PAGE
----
In February 1931, after a four-month journey, Mary became the first woman to fly solo around the world; a remarkable adventure, and the subject of a book (The Bluebird’s Flight) in its own right. After obtaining a commercial pilot’s licence, she established her own airline, Air Dispatch, in 1934, and is credited with introducing the first air hostess service on a British airline.
During the Second World War, Air Dispatch undertook the repair and reconstruction of damaged RAF aircraft at Cardiff Airport. However, when the airline industry in Britain was nationalised at the end of the War, Air Dispatch could not be returned to commercial service. In response, the company began refurbishing and building buses – a vital task, given the state of the country’s dilapidated transport network. Later renamed Bruce Coachworks, and managed by Mary’s son, Anthony, the company closed in December 1951.
By this time Mary had become a property developer, buying and renovating war-damaged housing in London. In 1950, she bought Priory Steps in Bradford-on-Avon, converting seven weavers’ cottages into a single three-storey home. Here she lived for the next 35 years, where at least one part of her former motoring life was retained – her two Rolls-Royce saloons.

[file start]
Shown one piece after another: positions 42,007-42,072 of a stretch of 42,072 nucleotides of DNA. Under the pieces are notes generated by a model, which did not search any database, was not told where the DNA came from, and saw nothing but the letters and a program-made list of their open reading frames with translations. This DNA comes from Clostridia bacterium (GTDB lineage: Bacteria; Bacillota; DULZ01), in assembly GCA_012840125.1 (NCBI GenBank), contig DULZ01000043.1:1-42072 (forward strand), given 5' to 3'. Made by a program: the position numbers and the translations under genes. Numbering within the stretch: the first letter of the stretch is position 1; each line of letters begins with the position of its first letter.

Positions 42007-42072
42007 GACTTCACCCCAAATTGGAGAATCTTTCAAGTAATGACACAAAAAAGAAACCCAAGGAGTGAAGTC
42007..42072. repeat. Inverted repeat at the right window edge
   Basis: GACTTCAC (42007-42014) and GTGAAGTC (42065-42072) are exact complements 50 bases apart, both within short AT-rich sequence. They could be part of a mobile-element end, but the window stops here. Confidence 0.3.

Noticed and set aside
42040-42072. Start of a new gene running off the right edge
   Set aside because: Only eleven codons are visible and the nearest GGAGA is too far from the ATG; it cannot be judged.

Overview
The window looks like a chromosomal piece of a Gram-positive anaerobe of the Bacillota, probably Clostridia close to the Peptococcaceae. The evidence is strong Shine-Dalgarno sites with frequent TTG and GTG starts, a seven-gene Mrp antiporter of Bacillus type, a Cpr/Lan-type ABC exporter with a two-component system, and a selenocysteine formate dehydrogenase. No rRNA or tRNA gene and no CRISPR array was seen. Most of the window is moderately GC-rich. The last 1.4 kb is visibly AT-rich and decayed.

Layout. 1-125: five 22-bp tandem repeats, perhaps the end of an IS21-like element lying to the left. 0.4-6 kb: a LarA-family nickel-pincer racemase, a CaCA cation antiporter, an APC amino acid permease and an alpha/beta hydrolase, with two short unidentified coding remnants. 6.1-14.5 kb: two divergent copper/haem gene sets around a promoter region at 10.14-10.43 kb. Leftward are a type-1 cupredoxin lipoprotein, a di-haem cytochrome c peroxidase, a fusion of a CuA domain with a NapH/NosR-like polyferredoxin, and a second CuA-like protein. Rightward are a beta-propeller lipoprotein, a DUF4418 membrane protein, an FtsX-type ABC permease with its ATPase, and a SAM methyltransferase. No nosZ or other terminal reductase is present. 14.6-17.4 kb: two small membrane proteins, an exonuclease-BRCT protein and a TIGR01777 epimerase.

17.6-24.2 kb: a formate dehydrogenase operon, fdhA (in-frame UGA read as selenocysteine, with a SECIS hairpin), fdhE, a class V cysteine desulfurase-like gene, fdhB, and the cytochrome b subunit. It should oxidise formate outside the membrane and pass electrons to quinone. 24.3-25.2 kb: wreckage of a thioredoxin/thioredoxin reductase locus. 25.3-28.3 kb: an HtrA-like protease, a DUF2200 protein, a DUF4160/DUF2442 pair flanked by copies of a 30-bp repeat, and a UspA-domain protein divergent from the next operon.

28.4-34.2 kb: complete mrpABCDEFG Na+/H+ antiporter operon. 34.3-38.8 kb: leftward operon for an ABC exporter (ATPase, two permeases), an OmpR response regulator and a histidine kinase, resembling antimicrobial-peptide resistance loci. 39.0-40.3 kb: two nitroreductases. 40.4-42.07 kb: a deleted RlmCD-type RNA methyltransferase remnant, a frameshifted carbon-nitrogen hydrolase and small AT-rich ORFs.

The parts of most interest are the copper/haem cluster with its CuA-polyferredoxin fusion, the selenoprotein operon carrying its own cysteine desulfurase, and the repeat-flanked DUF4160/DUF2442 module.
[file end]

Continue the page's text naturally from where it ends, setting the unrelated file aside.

In 1985, Mary left Priory Steps, to move closer to her son and his family in London. She died on the 21st May 1990, at the age of 94.
Postscript: During the late 1920s and early 1930s, when Mary and Victor were at the height of their fame, they lived in Surrey at The Woodbines, 18 West End Lane, Esher. Today (2021), Priory Steps, her home in Bradford-on-Avon, is a guesthouse with bed-and-breakfast and self-catering accommodation.
With many thanks to Carey Chapman and Nancy Wilson for their help in the preparation of this article.
• Queen of Speed, Nancy R Wilson, ELSP, 2012.
• A Passion for Speed, Paul Smiddy, The History Press, 2017
• Nine Lives Plus, The Hon. Mrs Victor Bruce, Pelham Books, 1977.
• Nine Thousand Miles in Eight Weeks, The Hon. Mrs Victor A Bruce, Heath Cranton Ltd, 1927.
• A Short History of Air Dispatch Ltd and Bruce Coach Works Ltd, Cardiff Transport Preservation Group, 2002.
The long-time home of the Hon Mrs Victor Bruce, pioneering motorist and aviator.